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I am just starting to delve into query plans and recently learned that "hash matches" are bad. I know it's rare for something to be so absolute, though, and I want to determine if I have a bad hash match.

My query, which includes two tables, uses parallelism. It uses clustered index seeks on the two tables then it goes to the step Parallelism (Repartition Streams) with partitioning type of hash after both of these seeks. For one table, a bitmap is created and then these two are joined (inner join) by hash match.

My understanding is if the data to be joined is ordered, a merge join would be used - and this is preferable. The clustered indexed seek is ordered.

So... I guess I'm just looking for some information on this situation. Do hash matches always follow repartitions of streams? Does that repartition ignore order? Or should I not be bothered by this "evil" hash match?

Thank you!!

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2 Answers 2

up vote 5 down vote accepted

Hash matches are not necessarily bad @ all. Please see Grant Fritchey's awesome (and free!) book: SQL Server Execution Plans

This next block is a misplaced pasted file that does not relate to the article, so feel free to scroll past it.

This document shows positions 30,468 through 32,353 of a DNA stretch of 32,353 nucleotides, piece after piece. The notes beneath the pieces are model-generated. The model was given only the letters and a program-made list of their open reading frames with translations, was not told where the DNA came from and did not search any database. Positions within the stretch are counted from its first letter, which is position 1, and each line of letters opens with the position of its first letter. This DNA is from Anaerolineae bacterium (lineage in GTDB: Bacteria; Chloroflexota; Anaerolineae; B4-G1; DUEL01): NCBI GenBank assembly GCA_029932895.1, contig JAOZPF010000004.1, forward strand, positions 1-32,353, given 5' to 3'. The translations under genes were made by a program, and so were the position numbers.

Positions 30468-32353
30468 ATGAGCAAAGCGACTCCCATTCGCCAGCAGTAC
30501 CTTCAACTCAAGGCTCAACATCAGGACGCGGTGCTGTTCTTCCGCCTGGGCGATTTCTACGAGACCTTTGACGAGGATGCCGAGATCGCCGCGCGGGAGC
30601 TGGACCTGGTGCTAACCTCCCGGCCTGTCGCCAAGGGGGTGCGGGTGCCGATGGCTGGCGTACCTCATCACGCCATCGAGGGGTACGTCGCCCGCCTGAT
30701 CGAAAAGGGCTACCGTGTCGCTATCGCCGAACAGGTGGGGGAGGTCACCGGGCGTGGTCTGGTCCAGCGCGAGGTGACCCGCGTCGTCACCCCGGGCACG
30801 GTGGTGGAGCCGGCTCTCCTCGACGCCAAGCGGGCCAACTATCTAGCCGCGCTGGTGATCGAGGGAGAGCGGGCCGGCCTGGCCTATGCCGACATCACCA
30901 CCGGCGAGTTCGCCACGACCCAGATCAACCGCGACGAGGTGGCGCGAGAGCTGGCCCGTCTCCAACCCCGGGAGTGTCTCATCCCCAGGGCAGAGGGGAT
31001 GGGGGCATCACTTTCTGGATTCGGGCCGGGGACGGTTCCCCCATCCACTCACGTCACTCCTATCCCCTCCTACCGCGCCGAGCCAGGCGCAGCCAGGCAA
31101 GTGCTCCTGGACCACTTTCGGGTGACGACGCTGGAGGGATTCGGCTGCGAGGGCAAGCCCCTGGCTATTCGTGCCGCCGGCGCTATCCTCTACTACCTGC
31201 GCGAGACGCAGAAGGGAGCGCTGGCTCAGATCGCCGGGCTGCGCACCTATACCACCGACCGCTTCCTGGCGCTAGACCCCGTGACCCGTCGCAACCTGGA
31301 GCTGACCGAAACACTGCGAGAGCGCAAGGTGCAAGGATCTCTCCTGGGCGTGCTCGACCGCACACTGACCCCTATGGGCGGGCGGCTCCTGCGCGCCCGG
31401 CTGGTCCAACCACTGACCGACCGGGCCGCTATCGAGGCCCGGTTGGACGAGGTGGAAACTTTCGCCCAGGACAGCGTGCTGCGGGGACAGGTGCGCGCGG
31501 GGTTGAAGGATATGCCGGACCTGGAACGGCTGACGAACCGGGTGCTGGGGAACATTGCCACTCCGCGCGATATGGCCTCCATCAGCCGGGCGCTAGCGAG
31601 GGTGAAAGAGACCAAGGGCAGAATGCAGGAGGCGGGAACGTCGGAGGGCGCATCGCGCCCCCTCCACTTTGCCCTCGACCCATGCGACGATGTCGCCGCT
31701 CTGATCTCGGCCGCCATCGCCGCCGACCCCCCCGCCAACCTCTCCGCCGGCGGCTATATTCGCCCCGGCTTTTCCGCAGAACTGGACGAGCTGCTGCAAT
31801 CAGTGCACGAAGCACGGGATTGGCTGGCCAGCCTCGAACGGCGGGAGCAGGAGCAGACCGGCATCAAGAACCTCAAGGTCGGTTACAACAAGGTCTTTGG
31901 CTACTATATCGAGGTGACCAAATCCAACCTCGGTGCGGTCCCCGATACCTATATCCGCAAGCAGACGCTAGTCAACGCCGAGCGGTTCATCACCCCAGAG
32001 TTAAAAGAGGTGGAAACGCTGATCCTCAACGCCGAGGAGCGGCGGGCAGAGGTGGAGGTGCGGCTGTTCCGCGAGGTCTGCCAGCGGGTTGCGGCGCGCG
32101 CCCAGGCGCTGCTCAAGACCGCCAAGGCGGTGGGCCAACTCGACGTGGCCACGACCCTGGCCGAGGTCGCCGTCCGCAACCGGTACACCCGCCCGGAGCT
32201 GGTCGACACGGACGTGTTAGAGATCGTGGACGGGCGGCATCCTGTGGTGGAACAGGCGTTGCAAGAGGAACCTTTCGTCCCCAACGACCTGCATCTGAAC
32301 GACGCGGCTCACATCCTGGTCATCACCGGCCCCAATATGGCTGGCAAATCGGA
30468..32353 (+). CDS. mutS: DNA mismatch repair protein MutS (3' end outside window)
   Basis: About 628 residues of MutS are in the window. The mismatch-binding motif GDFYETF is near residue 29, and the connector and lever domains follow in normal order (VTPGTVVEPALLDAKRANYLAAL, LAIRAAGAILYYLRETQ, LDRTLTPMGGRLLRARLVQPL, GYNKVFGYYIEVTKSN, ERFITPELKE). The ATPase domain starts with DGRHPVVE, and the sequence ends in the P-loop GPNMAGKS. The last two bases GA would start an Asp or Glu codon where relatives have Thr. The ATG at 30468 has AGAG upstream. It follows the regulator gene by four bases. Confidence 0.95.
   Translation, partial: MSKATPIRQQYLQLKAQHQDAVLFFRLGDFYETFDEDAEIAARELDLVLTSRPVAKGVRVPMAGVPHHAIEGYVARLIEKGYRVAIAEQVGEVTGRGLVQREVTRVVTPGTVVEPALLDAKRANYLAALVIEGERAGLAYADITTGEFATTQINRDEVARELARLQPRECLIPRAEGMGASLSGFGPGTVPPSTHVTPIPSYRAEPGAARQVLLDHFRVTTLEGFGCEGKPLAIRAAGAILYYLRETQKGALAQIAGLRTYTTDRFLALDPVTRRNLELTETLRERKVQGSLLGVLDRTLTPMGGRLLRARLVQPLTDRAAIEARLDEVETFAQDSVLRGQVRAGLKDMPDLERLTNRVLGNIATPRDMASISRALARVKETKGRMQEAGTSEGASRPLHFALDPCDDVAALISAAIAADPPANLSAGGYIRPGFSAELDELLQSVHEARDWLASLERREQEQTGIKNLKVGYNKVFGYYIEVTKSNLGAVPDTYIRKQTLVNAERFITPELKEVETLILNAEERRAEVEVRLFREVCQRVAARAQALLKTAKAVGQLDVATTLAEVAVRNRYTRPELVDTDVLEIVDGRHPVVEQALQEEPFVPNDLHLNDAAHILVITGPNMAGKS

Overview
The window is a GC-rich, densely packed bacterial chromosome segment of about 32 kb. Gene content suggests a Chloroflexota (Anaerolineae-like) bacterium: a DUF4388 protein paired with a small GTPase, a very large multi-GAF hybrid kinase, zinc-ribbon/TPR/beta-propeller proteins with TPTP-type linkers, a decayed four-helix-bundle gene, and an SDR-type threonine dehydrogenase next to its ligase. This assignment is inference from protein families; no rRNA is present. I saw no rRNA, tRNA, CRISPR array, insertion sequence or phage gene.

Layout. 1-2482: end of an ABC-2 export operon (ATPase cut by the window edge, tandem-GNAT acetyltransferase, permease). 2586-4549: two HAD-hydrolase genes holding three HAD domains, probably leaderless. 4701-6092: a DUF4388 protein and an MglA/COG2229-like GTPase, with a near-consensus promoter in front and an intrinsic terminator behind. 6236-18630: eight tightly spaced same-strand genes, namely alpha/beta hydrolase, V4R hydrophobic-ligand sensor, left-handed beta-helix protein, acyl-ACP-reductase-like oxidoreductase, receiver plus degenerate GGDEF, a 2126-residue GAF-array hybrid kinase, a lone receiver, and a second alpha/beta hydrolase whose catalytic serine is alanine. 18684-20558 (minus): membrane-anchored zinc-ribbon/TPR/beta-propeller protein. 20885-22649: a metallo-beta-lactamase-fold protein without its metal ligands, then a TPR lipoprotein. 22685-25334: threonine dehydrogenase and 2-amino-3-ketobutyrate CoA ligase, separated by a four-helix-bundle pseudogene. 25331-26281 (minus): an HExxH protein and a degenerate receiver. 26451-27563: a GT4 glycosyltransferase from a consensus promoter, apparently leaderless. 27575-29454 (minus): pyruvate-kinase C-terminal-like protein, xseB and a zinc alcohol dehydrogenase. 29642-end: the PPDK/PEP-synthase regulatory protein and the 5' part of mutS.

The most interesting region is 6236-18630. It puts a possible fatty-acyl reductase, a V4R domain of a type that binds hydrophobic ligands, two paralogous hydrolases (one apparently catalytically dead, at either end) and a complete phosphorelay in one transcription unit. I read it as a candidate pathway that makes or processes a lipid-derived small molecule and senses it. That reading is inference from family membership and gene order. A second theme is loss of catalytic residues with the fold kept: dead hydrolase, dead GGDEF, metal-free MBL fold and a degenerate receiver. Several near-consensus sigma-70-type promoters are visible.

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+1 - None of the join types are better than the other, they all have their uses and proper use cases. Hash match is the most versatile of the three. –  JNK Mar 6 '12 at 16:15
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This is a fantastic resource! You probably just saved me from posting another dozen questions! :) –  JHFB Mar 6 '12 at 16:17
    
Agreed, I can't believe it's free. Thank you Redgate :) –  Eric Higgins Mar 6 '12 at 16:19

What you see in that Execution plan is nothing unusual. It's quite common to have these steps in the execution plan when you're dealing with small-large tables. Depending on your SQL Server Edition, you'll either be using bitmap filter or optimized bitmap filter. Both help you, though the optimized one (Enterprise/Developer only) can do some pretty nifty things (elimnating rows -before- the join).

For more details, check out Optimizing Data Warehouse Query Performance Through Bitmap Filtering

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